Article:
What is a bridging loan?
A bridging loan is a short-term interest-only loan that usually has a maximum term of 24-months.
- Bridging loans can be as short as one week but are usually between 1 and 24-months.
- Bridging can be arranged for almost any borrower raising funds against a UK based property.
- We are able to raise bridging finance for individuals, UK limited companies, Expats or Offshore entities, purchasing or refinancing property in the UK.
- There are many reasons your client may need a bridging loan and there are many benefits to this type of finance.
Bridging loans are secured against property either being purchased or owned by the borrower - and can include houses, flats, commercial buildings (such as shops or industrial units), buy-to-let properties; and they can be individual assets or a portfolio of properties.
- For example, they could secure a bridging loan on one or more properties depending on the amount they wanted to borrow from the lender.
- Clients can even borrow against a plot of land - whether it has planning permission or not.
- A bridging loan can be regulated or unregulated – depending on whether it is to be used or intends to be used, as a dwelling by the borrower or their relative. See “Regulated Bridging Loans” for more detail.
- The most important factor when taking out a bridging loan is the exit strategy. How is the bridging loan to be repaid?
Satisfying the lender that there is a sensible, achievable plan in place to redeem the loan is key.
- Typical methods are through the sale of property or refinance onto a longer-term form of finance. See "An untapped opportunity: When is the best time to use a bridging loan?" for illustrative examples.
- A bridging loan can be secured by way of a first charge on the property, or as a second charge if there is already a mortgage in place.
An untapped opportunity:
When is the best time to use a bridging loan?
A bridging loan can be used to fix a broken property chain.
For example, your client has found their perfect home and are waiting on the sale of their current property to complete, but the buyer suddenly pulls out, your client can get a bridging loan to purchase their new home.
That way, they have more time to sell their property and can use the proceeds of the sale to repay the bridge.
If a property is unmortgageable, such as a house without a kitchen or bathroom, borrowers can use a bridging loan to purchase it.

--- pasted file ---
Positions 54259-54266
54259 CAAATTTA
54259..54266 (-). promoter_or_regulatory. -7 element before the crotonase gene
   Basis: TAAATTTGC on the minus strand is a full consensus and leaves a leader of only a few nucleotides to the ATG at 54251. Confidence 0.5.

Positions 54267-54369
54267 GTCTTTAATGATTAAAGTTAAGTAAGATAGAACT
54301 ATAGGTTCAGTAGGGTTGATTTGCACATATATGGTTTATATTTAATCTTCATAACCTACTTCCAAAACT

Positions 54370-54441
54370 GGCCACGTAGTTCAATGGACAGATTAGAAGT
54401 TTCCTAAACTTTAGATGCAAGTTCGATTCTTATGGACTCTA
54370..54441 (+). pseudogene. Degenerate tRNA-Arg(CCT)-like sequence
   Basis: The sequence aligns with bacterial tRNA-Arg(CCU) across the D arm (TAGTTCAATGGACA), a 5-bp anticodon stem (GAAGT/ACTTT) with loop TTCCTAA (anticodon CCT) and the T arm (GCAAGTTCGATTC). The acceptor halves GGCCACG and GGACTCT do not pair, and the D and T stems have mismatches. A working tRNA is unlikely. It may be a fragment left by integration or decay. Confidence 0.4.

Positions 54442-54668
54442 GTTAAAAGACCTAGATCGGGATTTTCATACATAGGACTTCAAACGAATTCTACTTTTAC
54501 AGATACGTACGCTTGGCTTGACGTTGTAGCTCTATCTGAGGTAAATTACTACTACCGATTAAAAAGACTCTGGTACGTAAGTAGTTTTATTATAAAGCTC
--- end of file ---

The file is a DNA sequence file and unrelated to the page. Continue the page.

This enables them to undertake the renovations required to transform it into a mortgageable property, which will allow them to change the finance to a mortgage or sell the property.
They can repay the bridging loan with these funds.
A bridging loan is an option if a borrower’s goal is to renovate a property with the aim of adding value to sell at a higher price.
Purchasing a property that has less than 80 years left on the lease can be challenging, as the banks may decline the mortgage.
This is where a bridging loan could be convenient, as borrowers can purchase the property with a short lease, and then extend the lease so that the mortgage will be approved.
Once they have secured the purchase with a lease extension, they can either sell the leasehold for a profit (it is usually a lot less to extend a lease than the increase in the value) or re-mortgage and use the funds to pay off their bridging loan.
Some lenders will also fund the cost of the lease extension if needed.
If your client wanted to purchase land or property for the sole purpose of getting planning permission (or a use change) and then re-selling, a bridging loan could finance that transaction.
Land with planning permission granted commands a higher value, so they could sell on for a profit or alternatively develop it themselves, exiting on to a development finance facility.
When purchasing a property at an auction your client will usually have to pay a deposit of 10% of the full purchase price on the day of the auction - and will have up to 28 days to pay the remaining funds.
A bridging loan can be very helpful when they need access to money fast, so many people use bridging loans for this purpose and then repay the loan once they have the mortgage.
The benefits of bridging
There are many benefits to bridging loans such as speedy application, quick transfer of funds and broader lending criteria - to name a few. Let's look at these and others in more detail.
Speedy Application Process
The application process for a bridging loan is usually much quicker than a mortgage or second charge application.
The process usually takes anywhere from 5 – 14 days, with some cases taking just 24 hours! Bridging loans are taken out by people and businesses who need money fast, for reasons such as buying a property at auction, refurbishment costs (residential or commercial), break in the property purchase chain and ground-up development so bridging loans need to be available quickly.
Once the application has been processed and approved, the funds are immediately released to the applicant’s solicitor and are ready for use.
Adaptive Lending Criteria
Bridging lenders look at the case scenario rather than individual affordability criteria and "tickbox" lending.
This leads to more ‘pragmatic’ underwriting; as long as the property and exit strategy are solid, a lender can agree to the deal.
There are two main ways lenders will charge interest, both options mean the borrower isn't required to make any monthly interest payments (often with bridging, borrowers want to be free of any regular payments during the term of the loan).
With loans taken out on a retained interest basis, the lender adds all the interest to the balance of the loan and effectively pays the interest itself when it falls due at the end of each month.